Give It a Shot Anyway: One of the benefits of trying NaNoWriMo is that it often allows us to draft what the incredible Anne Lamott calls “shitty first drafts.”  In Bird by Bird, she writes, “The first draft is the child’s draft, where you let it all pour out and then let it romp all over the place, knowing that no one is going to see it and that you can shape it later.” I keep Bird by Bird on my desk because I need to be reminded that, with every book or short story I write, it’s okay to start with a messy draft. Just get the words down. They don’t have to be perfect. Most likely they won’t be. Mine rarely are. But there will be something to work with, a draft to edit and polish, and that’s a fantastic start. Words on the page. The number doesn’t matter as much as the fact that the words exist.

I also realize that our ability to tackle NaNoWriMo can change from year to year, depending on our circumstances, our commitments, our goals and countless other factors. Some years it feels like a great idea and other years I’d rather have a full day of dental work.

What about you? Do you participate in NaNoWriMo or use it to launch or expand a writing project? Why or why not?

When First We Met…

By Helen Currie Foster

October 31, 2022

In an online ad for her Master Class, writer Margaret Atwood (oh, what a magnificent face she has! Sardonic, wise, all-seeing…) declares this rule for fiction: “Hold my attention!”

Like Margaret Atwood, mystery lovers demand of mystery writers, “Hold my attention!”

I get tired of defending our genre. Mystery writers absolutely cater to their readers. They don’t publish exercises in personal navel-gazing–they know their readers could care less about the author’s navel. They know readers won’t give them the time of day–no! Won’t read more than a few pages!–unless all three components–interesting protagonist, vivid setting, challenging puzzle–are present.

Curious, I decided to revisit some of our first introductions to famous mystery protagonists. For example, in 1964 John D. MacDonald introduced Travis McGee–a character lucky enough to live on a Florida houseboat named the Busted Flush–in The Deep Blue Good-By (yes, that’s how the title reads on the cover). https://www.amazon.com/s?k=the+deep+blue+good-by+by+john+d+macdonald&crid=3B3DO804231N&sprefix=The+deep+blue+good-by%2Caps%2C153&ref=nb_sb_ss_pltr-ranker-10hours_2_21 As a teenager I was enthralled. Could you live on a houseboat? It seemed an impossible dream. In Chapter Uno, McGee studies tide maps while dancer Chookie McCall, metronome clicking, choreographs strenuous dance step, before persuading McGee to talk to one of her dancers who has mislaid a bunch of money and needs help getting it back. McGee describes his occupation as finding lost loot and keeping half as his fee. An amazing life. AND–on a boat! Plus, adding to his appeal, McGee shares his prejudices with readers. He’s wary of many aspects of contemporary culture, including “Green Stamps, time clocks, newspapers, mortgages, sermons, miracle fabrics, deodorants…” So liberating, his list. MacDonald has McGee describe himself for the reader as “that big brown loose-jointed boat bum, that pale-eyed, wire-haired girl seeker, …that beach-walker, gin-drinker, quip-maker, peace-seeker, iconoclast…” He calls himself a “knuckly, scar-tissued reject from a structured society.” Looking in the rear-view mirror at 1964, McGee’s iconoclasm distances him somewhat…but not enough…from the decade’s sexist aspects (think of early James Bond).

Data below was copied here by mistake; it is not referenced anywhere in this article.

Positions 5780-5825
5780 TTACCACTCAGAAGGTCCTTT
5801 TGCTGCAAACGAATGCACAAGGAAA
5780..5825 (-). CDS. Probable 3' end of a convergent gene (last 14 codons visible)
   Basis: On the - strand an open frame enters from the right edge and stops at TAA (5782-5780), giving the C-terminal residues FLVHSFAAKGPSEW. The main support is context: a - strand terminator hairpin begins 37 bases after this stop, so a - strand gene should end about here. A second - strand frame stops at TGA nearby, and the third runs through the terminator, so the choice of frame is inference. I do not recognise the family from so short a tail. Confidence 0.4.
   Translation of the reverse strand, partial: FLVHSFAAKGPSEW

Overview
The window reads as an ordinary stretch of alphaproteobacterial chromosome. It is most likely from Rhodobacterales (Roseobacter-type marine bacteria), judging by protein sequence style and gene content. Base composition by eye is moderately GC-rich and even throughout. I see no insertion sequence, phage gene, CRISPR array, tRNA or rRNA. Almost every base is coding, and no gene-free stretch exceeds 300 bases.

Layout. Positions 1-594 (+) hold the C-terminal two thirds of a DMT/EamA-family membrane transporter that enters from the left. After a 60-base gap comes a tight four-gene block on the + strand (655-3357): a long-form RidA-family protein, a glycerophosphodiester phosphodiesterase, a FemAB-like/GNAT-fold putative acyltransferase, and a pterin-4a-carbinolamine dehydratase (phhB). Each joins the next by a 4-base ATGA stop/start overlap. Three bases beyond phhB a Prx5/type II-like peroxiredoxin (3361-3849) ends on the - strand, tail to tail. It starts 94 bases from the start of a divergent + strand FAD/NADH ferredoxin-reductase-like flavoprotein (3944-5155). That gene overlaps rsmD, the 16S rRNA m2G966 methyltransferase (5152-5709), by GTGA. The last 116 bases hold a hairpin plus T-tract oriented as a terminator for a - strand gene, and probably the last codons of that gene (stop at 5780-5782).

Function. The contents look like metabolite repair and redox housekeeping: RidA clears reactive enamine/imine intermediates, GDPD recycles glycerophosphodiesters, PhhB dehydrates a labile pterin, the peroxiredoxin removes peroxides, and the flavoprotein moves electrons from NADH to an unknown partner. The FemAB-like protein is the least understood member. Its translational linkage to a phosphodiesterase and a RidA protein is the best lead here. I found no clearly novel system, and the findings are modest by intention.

Perhaps McGee’s wide-ranging rejection of staid norms presaged the “drop-out” scene just three years later in The Graduate (1967)–Dustin Hoffman driving away from “plastics” and other norms in his red 2600 Duetto Alfa Romeo. https://www.imdb.com/title/tt0061722/

Fast forward to 1970 when we meet Tony Hillerman’s Navajo cop Joe Leaphorn in The Blessing Way. In contrast to Travis McGee’s extensive self-introduction, we don’t really see Leaphorn in action until chapter 4. If you only read chapter 1 you might assume the protagonist is a depressed cultural anthropologist, Bergen McKee, who feels inadequate both as an academic and in his love life. McKee hopes Leaphorn can jump-start his academic career by introducing him to Navajos who still believe in Navajo witches. He joins Leaphorn’s search for Luis Horseman, Navajo suspect in a knifing, who has fled into the Lukachukai mountains. Horseman’s relatives quietly recount sightings of a Navajo wolf, a big man with a dog skin around his neck, the skull atop his head–a witch.

Hillerman’s powerful setting introduces us to the dramatic weather of Navajo territory, stirring our senses: “McKee had been startled by the sudden brighter-than-day flash of the lightning bolt. The explosion of thunder had followed it almost instantly, setting off a racketing barrage of echoes cannonading from the canyon cliffs. The light breeze, shifting suddenly down canyon, carried the faintly acrid smell of ozone released by the electrical charge and th eperfume of dampened dust and rain-struck grass… Then a splatter of rain hit; big, cold, high-velocity drops sent him running to the tent…” Sound, sight, smell, temperature pull us directly into the scene. https://www.amazon.com/Blessing-Way-Leaphorn-Chee-Novel/dp/0062821660/ref=sr_1_1?crid=2M4FSEIW6DUXU&keywords=The+Blessing+Way&qid=1667252978&qu=eyJxc2MiOiIyLjAwIiwicXNhIjoiMS4zMCIsInFzcCI6IjEuMTMifQ%3D%3D&sprefix=the+blessing+way%2Caps%2C218&sr=8-1&asin=0062821660&revisionId=&format=4&depth=1